So, what is the big deal about Twitter now-a-days, anyhow? Here at the Commons, during our social media workshops, patrons often ask if Twitter is still relevant. Who uses Twitter? What is it “for?” For whom does one craft nifty little 140 character sentences?
Back in June at PhillyDH@Penn, I presented a workshop called “Social Media Tech Tools,” which provided a show-and-tell of six different social media tools that we use here at WIC and some tips about using social media to engage our audiences. The workshop took place in Van Pelt Library’s new Collaborative Classroom, which encourages flipped classroom and active learning methods via the room setup and technology. The room is also conducive to socializing as folks are collaborating and moving around the room, making it an ideal space to discuss social media.
Sunday morning, 5:55 am: Not a normal time for me to leave my house – husband, kids and dog fast asleep – questioning my decision to v0lunteer to help with PennApps in Van Pelt. Spoiler alert – I’m so glad I did. I came back inspired!
Penn Apps is the largest student hackathon in the world right now. It requires (allows?) 48 hours of continuous hacking by over 1,000 hackers. My shift was for the last 4 hours. Continue reading PennApps in Van Pelt: My thoughts
A couple of us from WIC recently attended a Digital Humanities Forum event called “Measuring Well-Being Using Social Media,” showcasing a joint project between the Department of Computer and Information Science and the Penn Positive Psychology Center. As part of the World Well-Being Project at Penn, researchers Lyle Ungar and Andy Schwartz are using “differential language analysis” on massive amounts of data from social media sources, such as Facebook and Twitter, in order to gauge peoples’ emotions at the time they post a status update or Tweet. The project used a Facebook app called myPersonality to track users’ status updates. The researchers then created data clouds that show word frequencies and gender correlations with word usage.
Word clouds were grouped by the “Big Five” personality traits, which have been studied and documented in personality tests: Extraversion, Agreeableness, Contentiousness, Neuroticism, and Openness (see the World Well-Being site for further explanations); these were further categorized by gender and age group. The researchers found that college-aged students (ages 19-22), for example, used words and phrases such as “semester,” “campus” and “in_the_library,” versus the post-college group (ages 23-29), who used phrases like “at_work,” “new_job,” “library” (we’re glad the post-college folks are still referencing the library!). The discussion became very animated as everyone tried to analyze their own age group and gender based on the word clouds! Continue reading Penn DH Forum: Measuring Well-Being Using Social Media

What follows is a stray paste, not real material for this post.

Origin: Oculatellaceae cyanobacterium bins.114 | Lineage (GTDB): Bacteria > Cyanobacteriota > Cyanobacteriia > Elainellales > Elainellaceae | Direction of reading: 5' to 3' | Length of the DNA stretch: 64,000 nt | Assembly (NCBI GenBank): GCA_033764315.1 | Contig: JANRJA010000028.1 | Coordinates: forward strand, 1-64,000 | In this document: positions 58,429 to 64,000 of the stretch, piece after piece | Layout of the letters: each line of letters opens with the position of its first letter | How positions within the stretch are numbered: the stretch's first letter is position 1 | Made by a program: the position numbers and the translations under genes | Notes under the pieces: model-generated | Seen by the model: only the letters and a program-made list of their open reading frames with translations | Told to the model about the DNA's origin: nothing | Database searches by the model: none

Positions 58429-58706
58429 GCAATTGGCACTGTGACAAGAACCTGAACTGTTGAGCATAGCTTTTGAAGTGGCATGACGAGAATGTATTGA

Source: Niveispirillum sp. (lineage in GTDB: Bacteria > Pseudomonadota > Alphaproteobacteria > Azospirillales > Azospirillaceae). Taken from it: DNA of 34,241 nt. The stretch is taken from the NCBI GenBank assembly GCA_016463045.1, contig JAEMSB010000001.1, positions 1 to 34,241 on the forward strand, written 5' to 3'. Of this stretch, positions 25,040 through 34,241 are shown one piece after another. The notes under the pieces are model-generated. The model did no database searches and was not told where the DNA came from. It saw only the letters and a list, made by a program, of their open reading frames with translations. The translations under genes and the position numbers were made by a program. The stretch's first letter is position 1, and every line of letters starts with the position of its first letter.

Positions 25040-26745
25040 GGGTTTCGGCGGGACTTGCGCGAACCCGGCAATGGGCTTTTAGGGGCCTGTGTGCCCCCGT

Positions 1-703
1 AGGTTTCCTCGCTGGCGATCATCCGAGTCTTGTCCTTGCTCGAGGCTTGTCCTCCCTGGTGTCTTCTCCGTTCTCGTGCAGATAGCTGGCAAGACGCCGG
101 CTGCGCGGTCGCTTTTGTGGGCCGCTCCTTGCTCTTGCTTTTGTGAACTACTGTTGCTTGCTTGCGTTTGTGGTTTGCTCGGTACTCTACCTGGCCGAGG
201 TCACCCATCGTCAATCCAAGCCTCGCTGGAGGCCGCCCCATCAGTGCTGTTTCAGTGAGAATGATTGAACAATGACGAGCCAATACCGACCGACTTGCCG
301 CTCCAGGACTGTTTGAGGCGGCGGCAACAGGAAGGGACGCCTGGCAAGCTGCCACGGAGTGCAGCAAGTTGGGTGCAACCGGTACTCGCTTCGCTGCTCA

Mashable.com has a post about the best and worst times to share on social media networks. What I found most interesting about the article is that different social media platforms have different optimal times for posting (as measured by number of click-throughs). For example, Facebookers are best served by posting between 1-4pm EST, while Tumblr users should wait until after 4pm.
Read the full post at http://mashable.com/2012/05/09/best-time-to-post-on-facebook/ (and the original bit.ly post it was based on at http://blog.bitly.com/post/22663850994/time-is-on-your-side)
(also, dig the image I made for this post. pretty clever, huh?)
Do you ever wonder what happens to all those tweets you painstakingly (or not so painstakingly) tweet? I often ask myself how many people out there really see what I have to say about libraries and technology and what twitter is not telling me. Luckily, there are lots of websites and programs out there to try to answer my burning twitter questions. Here are a few that are fun to play around with.
Klout gives you a “Klout Score” which is a number between 1 and 100 that measures how many people you influence, how much you influence them and how influential they are. Klout will also measure your influenced based on multiple social media accounts. Connect your Twitter, facebook and LinkedIn accounts, among others, for the most accurate score.
TweetReach has an easy to use interface – enter your twitter handle to see how many people you have reached and how many “impressions” you have made. Sign up for a free account for downloadable reports or pay for a Pro account to track your tweets over time.
MentionMapp is a very cool visual representation of the people and hashtags you have mentioned in your recent tweets, and where your tweet goes from there. You can also zoom in and zoom out anywhere on the map.
The Archivist does what you think it does. It searches an archive of tweets, whether you search by user or hashtag and shows you charts and graphs about you and your tweets based upon your tweets over time. Sign in to save your archive and change the settings to keep your archive private or make it public. The Archivist is free to use.
If you are using twitter in a professional context or sharing many links, using “second chance” tweets might also help you reach your audience. According to Danny Sullivan of Search Engine Land, after three hours our tweets are headed into oblivion. I know I do not scroll through days of tweets at a time looking for links that I may have missed or after a tweet-free weekend at the beach. To combat the twitter link half-life, @searchengineland schedules a “second chance” tweet that generates 50% more traffic. That is a boost that is worth the effort.